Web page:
and analysis to the Ministry of Economy & Finance in Mozambique. The
present article is written in his personal capacity only.]
[Note: original version at link above includes further links to
Mozambique's return to the international limelight reads like a John
le Carré novel. The elements of a bestseller are all present:
growing internal instability, unexplored natural gas deposits,
international loans to purchase weapons disguised as lending to fund
tuna boats, and hidden public loan guarantees to private companies
owned by the secret services. And, of course, there are legions of
international bankers and diplomats wringing hands in late-night
Unfortunately, this is not fiction. The debts are real and the costs
of these decisions will hang over Mozambique for decades. This
article provides a summary of what we know about Mozambique's
external debt situation and proposes measures to contain the current
situation and avoid longer-term damage.
The scale of the debt burden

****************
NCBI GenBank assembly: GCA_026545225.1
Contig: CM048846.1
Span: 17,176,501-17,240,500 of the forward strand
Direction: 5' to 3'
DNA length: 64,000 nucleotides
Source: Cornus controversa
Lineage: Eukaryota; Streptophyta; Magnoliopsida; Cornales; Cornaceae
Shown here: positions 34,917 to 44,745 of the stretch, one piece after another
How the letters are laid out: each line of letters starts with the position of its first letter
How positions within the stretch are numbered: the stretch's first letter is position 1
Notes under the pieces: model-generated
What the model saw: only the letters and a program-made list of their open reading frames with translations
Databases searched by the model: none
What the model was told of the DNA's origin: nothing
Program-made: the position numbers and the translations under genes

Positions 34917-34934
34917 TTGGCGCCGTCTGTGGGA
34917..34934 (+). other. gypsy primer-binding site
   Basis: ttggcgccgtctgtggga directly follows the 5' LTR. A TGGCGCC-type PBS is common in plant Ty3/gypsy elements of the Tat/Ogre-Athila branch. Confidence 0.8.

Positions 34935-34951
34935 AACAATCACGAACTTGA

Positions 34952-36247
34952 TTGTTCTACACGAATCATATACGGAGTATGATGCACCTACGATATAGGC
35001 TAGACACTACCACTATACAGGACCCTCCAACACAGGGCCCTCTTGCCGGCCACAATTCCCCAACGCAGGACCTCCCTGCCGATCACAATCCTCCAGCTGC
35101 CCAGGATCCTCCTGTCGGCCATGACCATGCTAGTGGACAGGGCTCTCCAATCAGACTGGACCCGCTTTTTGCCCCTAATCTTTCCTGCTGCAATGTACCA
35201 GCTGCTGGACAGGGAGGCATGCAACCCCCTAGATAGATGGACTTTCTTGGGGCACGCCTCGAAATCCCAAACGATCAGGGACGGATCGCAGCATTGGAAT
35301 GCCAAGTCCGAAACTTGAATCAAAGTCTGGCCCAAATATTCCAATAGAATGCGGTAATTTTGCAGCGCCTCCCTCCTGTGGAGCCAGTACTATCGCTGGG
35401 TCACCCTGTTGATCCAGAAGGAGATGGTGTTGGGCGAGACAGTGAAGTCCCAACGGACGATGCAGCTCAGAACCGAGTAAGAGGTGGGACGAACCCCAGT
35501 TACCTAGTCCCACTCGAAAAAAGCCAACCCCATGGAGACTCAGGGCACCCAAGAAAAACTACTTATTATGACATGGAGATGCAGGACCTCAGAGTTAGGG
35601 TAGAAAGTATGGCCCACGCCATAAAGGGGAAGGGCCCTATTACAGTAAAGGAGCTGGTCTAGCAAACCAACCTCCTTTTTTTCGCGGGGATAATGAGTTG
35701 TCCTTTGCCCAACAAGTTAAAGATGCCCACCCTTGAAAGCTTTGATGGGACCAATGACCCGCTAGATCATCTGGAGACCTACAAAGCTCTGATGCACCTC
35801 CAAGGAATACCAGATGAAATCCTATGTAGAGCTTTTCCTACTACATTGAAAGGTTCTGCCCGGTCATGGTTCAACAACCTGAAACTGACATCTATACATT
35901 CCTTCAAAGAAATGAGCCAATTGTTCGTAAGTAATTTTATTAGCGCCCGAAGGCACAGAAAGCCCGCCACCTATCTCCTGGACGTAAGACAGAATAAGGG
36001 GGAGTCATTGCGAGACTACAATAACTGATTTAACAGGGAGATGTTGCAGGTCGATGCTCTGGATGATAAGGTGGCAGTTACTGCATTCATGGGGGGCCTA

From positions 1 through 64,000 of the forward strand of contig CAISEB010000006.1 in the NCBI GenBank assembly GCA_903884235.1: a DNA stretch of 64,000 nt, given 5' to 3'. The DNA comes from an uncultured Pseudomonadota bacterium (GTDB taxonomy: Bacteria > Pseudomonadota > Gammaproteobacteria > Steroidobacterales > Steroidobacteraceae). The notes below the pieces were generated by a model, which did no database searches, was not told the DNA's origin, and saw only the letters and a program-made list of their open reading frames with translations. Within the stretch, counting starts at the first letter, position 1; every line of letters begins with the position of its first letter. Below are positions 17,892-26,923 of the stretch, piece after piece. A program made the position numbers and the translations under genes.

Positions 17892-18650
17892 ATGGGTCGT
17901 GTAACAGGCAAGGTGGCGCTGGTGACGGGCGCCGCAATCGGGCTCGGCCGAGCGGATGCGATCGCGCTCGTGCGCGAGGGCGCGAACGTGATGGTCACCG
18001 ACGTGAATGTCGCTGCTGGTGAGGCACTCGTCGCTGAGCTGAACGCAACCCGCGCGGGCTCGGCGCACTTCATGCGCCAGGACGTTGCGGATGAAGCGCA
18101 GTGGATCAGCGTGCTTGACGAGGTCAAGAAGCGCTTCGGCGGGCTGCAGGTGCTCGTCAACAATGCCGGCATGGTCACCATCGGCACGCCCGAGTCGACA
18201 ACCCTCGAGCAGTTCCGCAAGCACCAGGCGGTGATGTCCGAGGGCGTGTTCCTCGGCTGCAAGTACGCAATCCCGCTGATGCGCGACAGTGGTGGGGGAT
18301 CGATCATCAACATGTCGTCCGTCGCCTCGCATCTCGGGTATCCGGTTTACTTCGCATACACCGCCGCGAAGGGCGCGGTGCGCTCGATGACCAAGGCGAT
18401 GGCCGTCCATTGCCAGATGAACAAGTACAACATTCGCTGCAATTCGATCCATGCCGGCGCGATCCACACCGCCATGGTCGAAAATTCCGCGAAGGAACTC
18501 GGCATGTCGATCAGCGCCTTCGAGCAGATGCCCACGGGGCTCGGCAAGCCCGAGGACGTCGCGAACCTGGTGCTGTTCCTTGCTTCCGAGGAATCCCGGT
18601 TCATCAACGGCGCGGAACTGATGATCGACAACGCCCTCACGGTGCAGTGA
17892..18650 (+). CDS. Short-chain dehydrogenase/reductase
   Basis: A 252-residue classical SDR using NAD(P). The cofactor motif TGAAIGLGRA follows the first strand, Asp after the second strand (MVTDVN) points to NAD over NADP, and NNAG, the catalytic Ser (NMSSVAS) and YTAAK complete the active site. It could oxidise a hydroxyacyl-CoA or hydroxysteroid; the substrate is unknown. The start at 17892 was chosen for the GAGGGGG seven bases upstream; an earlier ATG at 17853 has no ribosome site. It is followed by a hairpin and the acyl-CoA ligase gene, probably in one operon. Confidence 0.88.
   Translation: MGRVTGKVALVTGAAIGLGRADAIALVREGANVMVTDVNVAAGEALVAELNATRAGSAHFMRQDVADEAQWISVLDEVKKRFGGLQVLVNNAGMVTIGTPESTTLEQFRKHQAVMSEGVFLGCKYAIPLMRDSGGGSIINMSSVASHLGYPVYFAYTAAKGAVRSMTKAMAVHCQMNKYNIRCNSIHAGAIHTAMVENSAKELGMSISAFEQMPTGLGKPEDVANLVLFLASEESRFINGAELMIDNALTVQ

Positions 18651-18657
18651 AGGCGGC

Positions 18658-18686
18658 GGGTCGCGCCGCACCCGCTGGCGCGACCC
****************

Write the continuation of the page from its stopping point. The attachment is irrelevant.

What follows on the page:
After weeks of rumour, some clarity about Mozambique's external debt
position recently emerged following an emergency visit of the
government to the International Monetary Fund in Washington. [table
of rough estimates by author available as image in original article]
The country's officially reported external debt stock at the end
2014 was more than US$6.5 billion, excluding $500 million taken on
to government accounts in 2014 associated with the infamous Ematum
deal for the tuna fleet.
Even before the current crisis this was a cause for concern.
Mozambique had been a major beneficiary of various debt relief
initiatives in the late 1990s and 2000s. At the beginning of this
century the country's debt stock was about $1 billion. In 2010 the
same stock was $3.3 billion. By 2014 it had doubled.
Then there's what is owed on the controversial "new" debts:
Ematum, for the controversial tuna fleet;